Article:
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Cubs' new Single-A affiliate to be Kane County Cougars

Published: Wednesday, Sept. 19, 2012 2:27 p.m. CDT • Updated: Thursday, Sept. 20, 2012 11:38 a.m. CDT
Caption
(Kane County Chronicle file photo)
Kane County Cougars players sit along the first base line before their July 2010 Road to Wrigley game against the Peoria Chiefs.

GENEVA – Kane County Cougars general manager Curtis Haug used the word “unique” when discussing the club’s 2012 exploits well before bringing credence to a longstanding rumor Wednesday.

With respect to a Fifth Third Bank Ballpark concert from alt-rockers Wilco and an inaugural 5K that started and finished on the field, the Cougars have landed a conversation piece with staying power. Here come the Cubs.

Haug and fellow Cougars brass went searching for more superlative adjectives shortly after noon Wednesday, when officials agreed to terms with the Cubs on a two-year player-development contract at the Low-A level. A respectful affiliation with the Kansas City Royals simply gave way to fate – or something like it – with the Cubs.

“It’s a natural fit for us,” Haug said. “They’re 35 miles away, there’s a lot of Cub fans here in the area, obviously, and I think out of all the Major League Baseball teams, this is a great fit for us. Nothing against Kansas City. Kansas City was outstanding and a class act up and down. But the Cubs is the best opportunity that we could possibly have, and we’re just thrilled to be partnered with them.”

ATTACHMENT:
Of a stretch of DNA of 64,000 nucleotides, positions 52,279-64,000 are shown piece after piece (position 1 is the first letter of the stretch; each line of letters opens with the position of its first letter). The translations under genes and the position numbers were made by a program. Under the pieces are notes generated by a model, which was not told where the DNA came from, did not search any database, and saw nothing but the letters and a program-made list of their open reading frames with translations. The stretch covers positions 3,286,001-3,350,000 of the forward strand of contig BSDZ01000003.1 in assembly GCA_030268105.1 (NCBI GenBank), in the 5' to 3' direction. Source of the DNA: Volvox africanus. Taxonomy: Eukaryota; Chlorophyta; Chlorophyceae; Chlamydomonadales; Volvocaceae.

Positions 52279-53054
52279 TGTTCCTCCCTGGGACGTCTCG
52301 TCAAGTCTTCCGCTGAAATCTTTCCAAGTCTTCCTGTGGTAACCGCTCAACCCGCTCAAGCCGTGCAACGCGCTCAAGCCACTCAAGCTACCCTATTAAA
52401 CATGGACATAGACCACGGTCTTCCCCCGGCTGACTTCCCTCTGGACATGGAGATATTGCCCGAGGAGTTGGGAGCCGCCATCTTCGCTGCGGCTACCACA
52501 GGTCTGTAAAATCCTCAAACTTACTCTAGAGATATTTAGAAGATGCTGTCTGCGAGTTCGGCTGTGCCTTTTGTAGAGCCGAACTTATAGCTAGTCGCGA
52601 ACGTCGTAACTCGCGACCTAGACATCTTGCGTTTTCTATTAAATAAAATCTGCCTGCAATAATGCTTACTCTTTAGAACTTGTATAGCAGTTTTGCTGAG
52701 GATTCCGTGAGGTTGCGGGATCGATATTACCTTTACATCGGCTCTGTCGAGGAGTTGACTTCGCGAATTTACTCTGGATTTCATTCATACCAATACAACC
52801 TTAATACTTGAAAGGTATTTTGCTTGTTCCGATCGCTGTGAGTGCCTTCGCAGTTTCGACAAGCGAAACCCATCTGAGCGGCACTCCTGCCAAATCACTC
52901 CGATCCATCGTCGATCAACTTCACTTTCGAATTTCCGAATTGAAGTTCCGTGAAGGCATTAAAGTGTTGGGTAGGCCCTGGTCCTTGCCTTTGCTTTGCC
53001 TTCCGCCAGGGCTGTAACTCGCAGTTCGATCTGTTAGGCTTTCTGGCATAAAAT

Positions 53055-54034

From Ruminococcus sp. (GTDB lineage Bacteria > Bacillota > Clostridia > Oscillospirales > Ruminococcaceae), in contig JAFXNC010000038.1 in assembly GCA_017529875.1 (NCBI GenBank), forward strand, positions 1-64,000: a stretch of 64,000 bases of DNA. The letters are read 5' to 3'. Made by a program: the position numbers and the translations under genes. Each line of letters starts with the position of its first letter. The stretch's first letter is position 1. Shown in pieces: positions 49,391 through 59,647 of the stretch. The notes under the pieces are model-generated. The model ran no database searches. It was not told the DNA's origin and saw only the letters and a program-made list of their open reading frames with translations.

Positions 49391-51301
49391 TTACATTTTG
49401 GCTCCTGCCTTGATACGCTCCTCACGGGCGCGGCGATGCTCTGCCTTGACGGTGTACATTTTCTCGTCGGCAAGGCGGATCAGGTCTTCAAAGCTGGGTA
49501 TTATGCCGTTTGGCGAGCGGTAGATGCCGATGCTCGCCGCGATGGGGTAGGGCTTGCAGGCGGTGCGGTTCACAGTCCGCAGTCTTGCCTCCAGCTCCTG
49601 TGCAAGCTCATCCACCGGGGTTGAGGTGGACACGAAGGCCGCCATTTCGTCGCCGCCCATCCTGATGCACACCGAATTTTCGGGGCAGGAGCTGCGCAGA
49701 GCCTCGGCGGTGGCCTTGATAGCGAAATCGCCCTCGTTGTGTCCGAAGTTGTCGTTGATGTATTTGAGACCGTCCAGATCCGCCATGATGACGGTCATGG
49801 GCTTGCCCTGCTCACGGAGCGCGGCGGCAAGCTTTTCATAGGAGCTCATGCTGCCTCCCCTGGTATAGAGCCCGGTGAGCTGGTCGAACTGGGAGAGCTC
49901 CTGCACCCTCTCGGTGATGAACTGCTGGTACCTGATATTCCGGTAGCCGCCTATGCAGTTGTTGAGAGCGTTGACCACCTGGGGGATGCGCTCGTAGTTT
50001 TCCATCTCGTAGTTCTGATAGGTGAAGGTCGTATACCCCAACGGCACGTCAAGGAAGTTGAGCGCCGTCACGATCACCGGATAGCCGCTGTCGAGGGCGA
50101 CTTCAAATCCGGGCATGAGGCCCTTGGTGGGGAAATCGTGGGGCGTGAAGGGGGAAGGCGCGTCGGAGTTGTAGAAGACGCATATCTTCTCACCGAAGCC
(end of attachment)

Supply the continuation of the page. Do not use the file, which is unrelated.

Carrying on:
Cubs president Theo Epstein echoed Haug’s excitement as the sides concluded meetings that began Sunday, the earliest date for discussion of new PDCs. Haug and Co. predominantly negotiated with Cubs vice president of scouting and player development Jason McLeod, and asserted talks took place no earlier than this weekend despite August reports the Cubs would be leaving longtime parent club Peoria for Kane County at season’s end.

“I’m a big fan of having as many affiliates as possible close by the home city. It just creates a lot of efficiencies with rehabs and allows front office and staff to see the team play a little bit more often,” Epstein said. “Also, [it] gives our players a feel for the market before there’s too much pressure on them. They get an understanding of how important baseball is and get to know the fans a little bit.”